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Cancer Res. 1989 Aug 15;49(16):4477-82.

Reduction of intracellular pH as a possible mechanism for killing cells in acidic regions of solid tumors: effects of carbonylcyanide-3-chlorophenylhydrazone.

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  • 1Department of Medical Biophysics, Ontario Cancer Institute, Toronto, Canada.

Abstract

The environment of cells within solid tumors is known to be acidic relative to that in normal tissue, and the viability of tumor cells may depend on mechanisms which maintain intracellular pH (pHi) above the extracellular pH (pHe). We have assessed therefore the toxicity in vitro of the proton ionophore carbonylcyanide-3-chlorophenylhydrazone (CCCP), since this agent has been reported to be capable of transporting H+ equivalent through artificial lipid bilayers and mitochondrial membranes. CCCP was toxic to the human bladder carcinoma cell line MGHU1 and to the murine mammary sarcoma cell line EMT-6 only at pH, less than 6.5. CCCP transported H+ equivalents through cell membranes at physiological (7.35) and low pHc (6.20). Cell lines were found to have steady-state pHi values approximately 0.1 to 0.2 pH units above pHc at pHc less than 6.50. Addition of CCCP led to a decrease in steady-state pHi values as compared to untreated cells at pHc less than 6.50, whereas there was no apparent effect of CCCP on steady-state pHi values at pHc greater than 6.50. The CCCP-induced reduction in steady-state pHi combined with the uncoupling of oxidative phosphorylation by CCCP appeared to be the major mechanisms leading to cell death at pHc less than 6.50. The toxicity of CCCP under acidic conditions was enhanced by amiloride and 4,4'-diisothiocyanostilbene-2,2-disulfonic acid, agents which are known to inhibit membrane-based ion exchange mechanisms which regulate pHi under acidic conditions. When both agents were combined with CCCP, cell killing was observed at pHc less than 7.30. Our results suggest that mechanisms which regulate pHi under acidic conditions which occur in solid tumors may represent targets for new forms of tumor-specific therapy.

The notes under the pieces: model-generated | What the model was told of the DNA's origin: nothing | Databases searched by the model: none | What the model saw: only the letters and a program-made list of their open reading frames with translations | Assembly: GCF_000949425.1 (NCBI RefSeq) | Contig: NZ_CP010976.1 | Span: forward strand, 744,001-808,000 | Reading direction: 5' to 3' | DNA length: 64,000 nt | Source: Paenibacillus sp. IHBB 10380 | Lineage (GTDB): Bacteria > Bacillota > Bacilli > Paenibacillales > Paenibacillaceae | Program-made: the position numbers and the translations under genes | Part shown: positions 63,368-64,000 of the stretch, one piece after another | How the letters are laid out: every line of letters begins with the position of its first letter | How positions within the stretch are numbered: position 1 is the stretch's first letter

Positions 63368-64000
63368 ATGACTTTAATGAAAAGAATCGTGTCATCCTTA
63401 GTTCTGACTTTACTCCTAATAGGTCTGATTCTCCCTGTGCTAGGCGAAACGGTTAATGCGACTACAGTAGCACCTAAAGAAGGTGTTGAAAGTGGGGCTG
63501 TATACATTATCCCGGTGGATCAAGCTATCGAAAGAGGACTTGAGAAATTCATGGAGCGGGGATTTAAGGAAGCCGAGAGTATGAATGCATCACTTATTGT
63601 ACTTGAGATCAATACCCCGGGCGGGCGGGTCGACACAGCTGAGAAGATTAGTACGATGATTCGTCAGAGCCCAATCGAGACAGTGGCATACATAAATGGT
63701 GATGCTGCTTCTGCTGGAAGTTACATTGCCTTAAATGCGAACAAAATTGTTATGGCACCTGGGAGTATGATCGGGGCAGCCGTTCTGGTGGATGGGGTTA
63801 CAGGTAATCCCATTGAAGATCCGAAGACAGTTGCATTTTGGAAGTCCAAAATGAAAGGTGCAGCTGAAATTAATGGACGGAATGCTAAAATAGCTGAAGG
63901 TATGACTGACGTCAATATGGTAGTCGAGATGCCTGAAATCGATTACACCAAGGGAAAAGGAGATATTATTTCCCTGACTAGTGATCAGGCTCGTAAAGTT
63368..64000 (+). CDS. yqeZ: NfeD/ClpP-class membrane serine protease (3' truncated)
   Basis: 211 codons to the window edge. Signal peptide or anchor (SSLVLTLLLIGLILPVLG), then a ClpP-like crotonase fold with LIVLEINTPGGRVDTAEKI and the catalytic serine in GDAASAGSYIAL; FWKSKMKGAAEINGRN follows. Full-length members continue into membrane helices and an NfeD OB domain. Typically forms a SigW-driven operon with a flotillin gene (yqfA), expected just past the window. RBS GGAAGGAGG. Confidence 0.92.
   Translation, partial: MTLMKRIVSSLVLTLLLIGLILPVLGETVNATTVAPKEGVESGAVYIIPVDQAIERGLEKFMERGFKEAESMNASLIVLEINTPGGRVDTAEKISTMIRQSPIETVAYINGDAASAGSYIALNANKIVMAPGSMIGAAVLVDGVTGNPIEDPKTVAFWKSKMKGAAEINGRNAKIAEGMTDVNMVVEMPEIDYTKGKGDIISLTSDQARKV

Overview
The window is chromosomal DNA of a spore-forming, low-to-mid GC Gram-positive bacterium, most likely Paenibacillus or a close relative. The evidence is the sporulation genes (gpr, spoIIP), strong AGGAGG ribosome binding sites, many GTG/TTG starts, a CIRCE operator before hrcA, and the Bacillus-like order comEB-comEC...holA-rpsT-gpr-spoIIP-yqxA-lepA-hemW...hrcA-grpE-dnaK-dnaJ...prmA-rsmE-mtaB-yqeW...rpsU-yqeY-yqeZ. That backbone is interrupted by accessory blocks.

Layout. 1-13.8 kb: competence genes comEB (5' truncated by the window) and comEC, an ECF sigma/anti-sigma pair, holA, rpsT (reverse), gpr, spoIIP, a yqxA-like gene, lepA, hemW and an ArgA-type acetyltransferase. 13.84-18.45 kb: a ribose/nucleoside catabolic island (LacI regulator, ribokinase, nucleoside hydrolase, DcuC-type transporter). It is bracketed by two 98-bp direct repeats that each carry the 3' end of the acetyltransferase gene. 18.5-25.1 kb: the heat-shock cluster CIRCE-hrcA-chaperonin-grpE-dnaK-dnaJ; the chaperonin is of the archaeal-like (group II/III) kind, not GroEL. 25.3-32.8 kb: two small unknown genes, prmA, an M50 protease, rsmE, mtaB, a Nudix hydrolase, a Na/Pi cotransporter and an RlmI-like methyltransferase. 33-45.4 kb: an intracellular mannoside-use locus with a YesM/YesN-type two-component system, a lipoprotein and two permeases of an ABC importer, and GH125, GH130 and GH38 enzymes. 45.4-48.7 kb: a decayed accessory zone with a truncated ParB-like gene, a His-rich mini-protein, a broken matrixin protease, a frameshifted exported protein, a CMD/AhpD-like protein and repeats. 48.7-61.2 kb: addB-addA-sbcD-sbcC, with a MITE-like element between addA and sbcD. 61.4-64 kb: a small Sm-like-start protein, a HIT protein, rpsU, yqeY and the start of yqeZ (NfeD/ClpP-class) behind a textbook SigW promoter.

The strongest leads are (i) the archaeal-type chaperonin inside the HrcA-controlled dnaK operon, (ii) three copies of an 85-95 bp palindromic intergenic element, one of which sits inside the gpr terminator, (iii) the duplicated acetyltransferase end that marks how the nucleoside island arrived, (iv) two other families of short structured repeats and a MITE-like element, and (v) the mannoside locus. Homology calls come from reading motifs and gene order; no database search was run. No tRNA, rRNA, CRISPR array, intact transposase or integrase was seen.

PMID:
2743336
[PubMed - indexed for MEDLINE]
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